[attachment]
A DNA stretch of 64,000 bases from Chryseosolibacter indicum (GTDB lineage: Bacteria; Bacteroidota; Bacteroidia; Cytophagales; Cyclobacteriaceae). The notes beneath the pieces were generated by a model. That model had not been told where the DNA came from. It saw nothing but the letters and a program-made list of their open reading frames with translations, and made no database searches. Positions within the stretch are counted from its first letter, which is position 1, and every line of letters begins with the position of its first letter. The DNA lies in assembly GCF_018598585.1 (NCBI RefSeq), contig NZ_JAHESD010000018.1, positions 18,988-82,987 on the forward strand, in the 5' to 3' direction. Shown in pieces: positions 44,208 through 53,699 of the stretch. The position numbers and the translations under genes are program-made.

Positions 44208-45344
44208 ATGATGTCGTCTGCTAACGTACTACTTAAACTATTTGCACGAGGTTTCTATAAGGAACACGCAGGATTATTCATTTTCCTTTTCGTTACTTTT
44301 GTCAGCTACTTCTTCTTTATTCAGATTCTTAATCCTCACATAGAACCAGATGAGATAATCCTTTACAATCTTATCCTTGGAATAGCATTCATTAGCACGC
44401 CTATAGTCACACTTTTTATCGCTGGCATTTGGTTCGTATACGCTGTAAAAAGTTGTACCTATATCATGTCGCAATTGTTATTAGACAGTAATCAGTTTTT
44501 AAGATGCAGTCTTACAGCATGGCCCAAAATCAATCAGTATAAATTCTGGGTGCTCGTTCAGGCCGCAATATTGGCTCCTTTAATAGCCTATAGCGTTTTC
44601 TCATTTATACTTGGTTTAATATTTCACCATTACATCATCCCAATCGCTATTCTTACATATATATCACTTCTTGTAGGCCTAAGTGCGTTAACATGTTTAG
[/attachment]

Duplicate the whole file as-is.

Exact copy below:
A DNA stretch of 64,000 bases from Chryseosolibacter indicum (GTDB lineage: Bacteria; Bacteroidota; Bacteroidia; Cytophagales; Cyclobacteriaceae). The notes beneath the pieces were generated by a model. That model had not been told where the DNA came from. It saw nothing but the letters and a program-made list of their open reading frames with translations, and made no database searches. Positions within the stretch are counted from its first letter, which is position 1, and every line of letters begins with the position of its first letter. The DNA lies in assembly GCF_018598585.1 (NCBI RefSeq), contig NZ_JAHESD010000018.1, positions 18,988-82,987 on the forward strand, in the 5' to 3' direction. Shown in pieces: positions 44,208 through 53,699 of the stretch. The position numbers and the translations under genes are program-made.

Positions 44208-45344
44208 ATGATGTCGTCTGCTAACGTACTACTTAAACTATTTGCACGAGGTTTCTATAAGGAACACGCAGGATTATTCATTTTCCTTTTCGTTACTTTT
44301 GTCAGCTACTTCTTCTTTATTCAGATTCTTAATCCTCACATAGAACCAGATGAGATAATCCTTTACAATCTTATCCTTGGAATAGCATTCATTAGCACGC
44401 CTATAGTCACACTTTTTATCGCTGGCATTTGGTTCGTATACGCTGTAAAAAGTTGTACCTATATCATGTCGCAATTGTTATTAGACAGTAATCAGTTTTT
44501 AAGATGCAGTCTTACAGCATGGCCCAAAATCAATCAGTATAAATTCTGGGTGCTCGTTCAGGCCGCAATATTGGCTCCTTTAATAGCCTATAGCGTTTTC
44601 TCATTTATACTTGGTTTAATATTTCACCATTACATCATCCCAATCGCTATTCTTACATATATATCACTTCTTGTAGGCCTAAGTGCGTTAACATGTTTAG